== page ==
Allen West Old School Patriot quitting sticktoitiveness football

That Which Does Not Kill Us, Makes Us Stronger

In Culture, Education, Front Page by Allen West

This past weekend we watched our beloved college football teams take the field. Some were victorious, others were not, just like my Tennessee Volunteers who lost to West Virginia 40-14. Last year my Volunteers went 0-8 in the Southeastern Conference, and let me tell ya, SEC fans can be brutal, but that is part of life. I attended and played football at Henry Grady HS in Atlanta. In my two varsity seasons, we went 1-19. Yep, we won our first game in my Junior year, and never won another game. But, we didn’t quit. We despised losing, but we practiced even harder, and suited up for the next game. We just did not have the talent of the other high schools in our class in Atlanta.

I remember when I was assigned to the First Infantry Division at Ft. Riley Kansas in 1988. I had an apartment in Westchester Park, near Cico Park, just down the street from the Kansas State University football stadium. K-State was touted as having the worst Division I college football program in the nation, along with Kansas University. As a matter of fact, there have been two games, 1966 and 1987, where the Wildcat and the Jayhawk football games ended up in a tie. But, you do not quit. I will never forget the day when K-State brought in a fella named Bill Snyder to be the head coach, and the rest is history. K-State became a championship college football team.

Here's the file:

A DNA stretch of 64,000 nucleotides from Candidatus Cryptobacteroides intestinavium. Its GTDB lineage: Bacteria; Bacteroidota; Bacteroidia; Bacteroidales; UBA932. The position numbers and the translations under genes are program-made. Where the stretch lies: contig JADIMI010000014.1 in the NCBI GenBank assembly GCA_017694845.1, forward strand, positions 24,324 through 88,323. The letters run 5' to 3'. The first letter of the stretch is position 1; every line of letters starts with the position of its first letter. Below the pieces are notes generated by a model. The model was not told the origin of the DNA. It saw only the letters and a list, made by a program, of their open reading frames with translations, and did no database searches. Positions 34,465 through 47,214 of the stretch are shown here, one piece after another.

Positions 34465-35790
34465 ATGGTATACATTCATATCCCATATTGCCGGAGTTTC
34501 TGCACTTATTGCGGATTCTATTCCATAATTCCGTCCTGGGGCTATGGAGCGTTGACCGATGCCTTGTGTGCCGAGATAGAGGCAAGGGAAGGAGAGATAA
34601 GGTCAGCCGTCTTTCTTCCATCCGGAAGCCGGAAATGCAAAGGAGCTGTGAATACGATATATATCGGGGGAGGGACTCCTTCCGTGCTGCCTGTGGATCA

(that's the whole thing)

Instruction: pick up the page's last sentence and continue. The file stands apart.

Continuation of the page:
Thus, when I read the following story, it was depressing. I was raised to believe that you never quit, regardless of the challenge, or the situation.

As reported by the Washington Post:

“Between the rolling hills of vineyards and vegetables, soy beans and hops, there are little towns that haven’t changed much for generations, locals say, where the average temperature is 60 degrees in 280-some annual days of sunshine and the Healdsburg High Greyhounds take the field at Recreation Park on autumn Friday nights. 

“There’s a rich history here of successful football programs,” Principal Bill Halliday said in a phone interview. “We have lots of dads and uncles and granddads that all played for the Greyhounds. Even in the years where the school didn’t have championship-caliber teams, we’d always have big crowds.” Just not this year. When the season began and only 18 players came out for the varsity team, Halliday knew this team probably wouldn’t compete for a league championship. As the school’s enrollment has dropped — a decade ago it had close to 1,000 students; now it has just more than 500 — Healdsburg has stopped scheduling larger schools it used to compete with regularly. 

Still, the Greyhounds dropped their season opener, 41-0, to a team with 24 players, then lost the second week, 61-0, to a team with 35 players. It was demoralizing, Halliday said, but not the end of the world. Another week of practice would get the Greyhound offense revving and light a fire under the defense, even though most players lined up on both sides of the ball. But over the weekend after the game, five players left the team. On Monday at school, another player quit. Coach Dave Stine, also the school’s athletic director, held a team meeting instead of practice after school. “They had a long talk about commitment and what that means and about quitting. Once you quit, it becomes easier to do it,” Halliday said. “It was all the things coaches are supposed to say.” And then Stine called for a vote: continue the varsity season or stop now. The result was inconclusive. Stine called for another vote, this time anonymously. The result was clear: 7-4, stop the football season.”